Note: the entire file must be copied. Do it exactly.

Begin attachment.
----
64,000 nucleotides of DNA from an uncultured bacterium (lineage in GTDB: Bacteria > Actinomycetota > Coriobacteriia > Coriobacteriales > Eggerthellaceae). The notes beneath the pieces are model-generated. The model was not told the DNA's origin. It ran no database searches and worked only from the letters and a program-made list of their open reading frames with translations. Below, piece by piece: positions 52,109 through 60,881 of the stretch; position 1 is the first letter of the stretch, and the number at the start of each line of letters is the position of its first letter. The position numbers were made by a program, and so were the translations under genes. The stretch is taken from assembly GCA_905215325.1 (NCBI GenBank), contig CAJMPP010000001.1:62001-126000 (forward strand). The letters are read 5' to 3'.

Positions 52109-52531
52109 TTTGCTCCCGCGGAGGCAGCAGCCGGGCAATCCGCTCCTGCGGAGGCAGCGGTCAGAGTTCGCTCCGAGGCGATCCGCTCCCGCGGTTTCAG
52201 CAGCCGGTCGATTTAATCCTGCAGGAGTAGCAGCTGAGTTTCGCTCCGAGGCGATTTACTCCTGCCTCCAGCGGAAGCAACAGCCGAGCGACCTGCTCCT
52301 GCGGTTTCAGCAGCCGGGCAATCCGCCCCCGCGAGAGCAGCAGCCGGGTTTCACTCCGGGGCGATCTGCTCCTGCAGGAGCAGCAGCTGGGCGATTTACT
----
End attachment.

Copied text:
64,000 nucleotides of DNA from an uncultured bacterium (lineage in GTDB: Bacteria > Actinomycetota > Coriobacteriia > Coriobacteriales > Eggerthellaceae). The notes beneath the pieces are model-generated. The model was not told the DNA's origin. It ran no database searches and worked only from the letters and a program-made list of their open reading frames with translations. Below, piece by piece: positions 52,109 through 60,881 of the stretch; position 1 is the first letter of the stretch, and the number at the start of each line of letters is the position of its first letter. The position numbers were made by a program, and so were the translations under genes. The stretch is taken from assembly GCA_905215325.1 (NCBI GenBank), contig CAJMPP010000001.1:62001-126000 (forward strand). The letters are read 5' to 3'.

Positions 52109-52531
52109 TTTGCTCCCGCGGAGGCAGCAGCCGGGCAATCCGCTCCTGCGGAGGCAGCGGTCAGAGTTCGCTCCGAGGCGATCCGCTCCCGCGGTTTCAG
52201 CAGCCGGTCGATTTAATCCTGCAGGAGTAGCAGCTGAGTTTCGCTCCGAGGCGATTTACTCCTGCCTCCAGCGGAAGCAACAGCCGAGCGACCTGCTCCT
52301 GCGGTTTCAGCAGCCGGGCAATCCGCCCCCGCGAGAGCAGCAGCCGGGTTTCACTCCGGGGCGATCTGCTCCTGCAGGAGCAGCAGCTGGGCGATTTACT